XML is an extensible markup language that uses tags to describe and organize data so that it can be easily communicated across computers.
In some cases, a company might need an XML translator software so they can share information, such as a product database, with their overseas counterparts.
The tricky part with translating XML files, especially as a layperson, is that it’s often difficult to extract the content from the syntax while preserving its structure perfectly.
That’s why we’ve created this simple tutorial on how to use the best XML translator tools that are functional for both XML beginners and pros.
- Basic Information about XML Files
- List of Best XML Translator Software
- Which should I use?
XML files are essentially plain text documents you can view and edit with either
- a generic text editor - Notepad or Microsoft Word.
- a sophisticated XML program - XML Notepad or Oxygen XML Editor
Their main purpose is to transfer organized information from one tool to another.
Like HTML, XML documents uses < tags > to define and categorize data in a hierarchy. However, unlike HTML, users can create their own tags to describe a set of data (hence the name extensible markup language).
Although these tags may contain content words, they do not require translating because they are merely used to organize the information they mark.
If the XML file format is fairly new to you, I highly recommend checking out this article by How To Geek for a more detailed explanation.
Important Info about Translating XML Files
There are many file types based on XML, which is highly customizable and may vary from company to company. Due to these customizations, translation solutions for XML files tend not to be one-size-fits-all.
Software that do offer XML translation usually support the standardized XLIFF file format (.xlif/.xliff ) only.
If you use custom flavors of XML files and need to translate them regularly, I recommend writing a piece of software that converts them into XLIFF and then vice versa. This is to ensure that your translation software will work properly with the XML document while maintaining a optimized workflow.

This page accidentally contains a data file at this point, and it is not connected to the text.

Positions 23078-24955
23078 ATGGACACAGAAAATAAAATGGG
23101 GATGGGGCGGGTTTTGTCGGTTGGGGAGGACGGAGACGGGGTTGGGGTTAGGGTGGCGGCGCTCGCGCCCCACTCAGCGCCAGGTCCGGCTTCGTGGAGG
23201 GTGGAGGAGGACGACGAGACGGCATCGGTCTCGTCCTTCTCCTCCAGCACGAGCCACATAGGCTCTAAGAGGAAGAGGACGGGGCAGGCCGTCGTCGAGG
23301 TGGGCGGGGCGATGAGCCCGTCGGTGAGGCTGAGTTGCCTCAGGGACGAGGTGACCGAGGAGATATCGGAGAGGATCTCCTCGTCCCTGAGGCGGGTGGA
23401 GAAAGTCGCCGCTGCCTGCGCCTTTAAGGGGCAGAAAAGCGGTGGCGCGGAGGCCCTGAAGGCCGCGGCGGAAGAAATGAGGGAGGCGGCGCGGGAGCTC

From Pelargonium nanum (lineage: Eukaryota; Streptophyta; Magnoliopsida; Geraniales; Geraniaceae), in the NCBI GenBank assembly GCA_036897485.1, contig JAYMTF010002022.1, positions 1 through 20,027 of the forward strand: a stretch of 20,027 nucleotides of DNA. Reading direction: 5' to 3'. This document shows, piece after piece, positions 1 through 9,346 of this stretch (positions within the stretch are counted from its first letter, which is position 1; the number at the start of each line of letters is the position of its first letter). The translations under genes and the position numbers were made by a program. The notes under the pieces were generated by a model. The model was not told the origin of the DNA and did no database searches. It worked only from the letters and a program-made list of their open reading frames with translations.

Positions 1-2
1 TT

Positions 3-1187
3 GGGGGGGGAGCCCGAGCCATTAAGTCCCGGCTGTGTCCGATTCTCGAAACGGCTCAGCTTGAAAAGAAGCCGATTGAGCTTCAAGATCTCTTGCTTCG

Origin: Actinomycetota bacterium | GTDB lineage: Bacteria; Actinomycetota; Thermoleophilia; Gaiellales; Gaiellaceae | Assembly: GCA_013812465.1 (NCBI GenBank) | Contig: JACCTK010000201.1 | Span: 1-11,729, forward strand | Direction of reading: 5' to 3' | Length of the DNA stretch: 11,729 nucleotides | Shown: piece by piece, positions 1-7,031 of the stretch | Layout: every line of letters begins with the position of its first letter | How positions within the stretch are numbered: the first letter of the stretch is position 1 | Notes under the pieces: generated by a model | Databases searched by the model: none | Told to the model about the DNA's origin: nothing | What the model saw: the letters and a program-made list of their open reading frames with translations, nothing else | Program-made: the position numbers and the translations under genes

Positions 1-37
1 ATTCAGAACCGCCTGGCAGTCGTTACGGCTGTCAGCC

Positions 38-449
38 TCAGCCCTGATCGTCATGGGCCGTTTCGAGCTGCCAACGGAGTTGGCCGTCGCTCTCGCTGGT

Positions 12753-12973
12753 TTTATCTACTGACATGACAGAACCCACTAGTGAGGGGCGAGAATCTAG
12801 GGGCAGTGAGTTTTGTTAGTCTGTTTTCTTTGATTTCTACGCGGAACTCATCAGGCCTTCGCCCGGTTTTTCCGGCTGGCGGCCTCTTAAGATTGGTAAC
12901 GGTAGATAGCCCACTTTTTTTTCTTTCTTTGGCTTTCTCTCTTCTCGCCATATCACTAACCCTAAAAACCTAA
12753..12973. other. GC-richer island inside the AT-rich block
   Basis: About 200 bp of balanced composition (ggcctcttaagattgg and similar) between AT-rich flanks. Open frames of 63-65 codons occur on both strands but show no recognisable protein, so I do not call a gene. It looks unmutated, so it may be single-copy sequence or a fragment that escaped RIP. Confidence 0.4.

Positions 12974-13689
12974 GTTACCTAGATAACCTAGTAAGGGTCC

Apart from that, the main challenge of XML translation is to extract and translate the semantic content while preserving the tag structures that serve to create a hierarchy of information.
This is where one would need a good XML translation software so here are some free and paid options.
Redokun is a cloud-based translation software you can use to translate XML files in the XLIFF format, which again is the XML standard used for translation. It's a simple and intuitive tool anyone can use to translate their XML files in 3 steps:
- First, upload your XML document with the .xlif/xliff extension and Redokun will display the content that needs to be translated in neat sections.
- Then, translate using the web editor, which will also suggest translations for you based on a third-party service (Google Translate or DeepL).
- Lastly, download translated XML document without worrying about the formatting.
Your translations are automatically saved and you can even repurpose them for other translation tasks in the future (this is known as translation memory).
While Redokun requires a subscription, you can start a free trial by clicking here.
Besides translating XML files, Redokun can help you manage your translation workflow with ease. Redokun is an example of a translation management system, and translating XML files is an extension of its features. Learn more about these translation ecosystems here.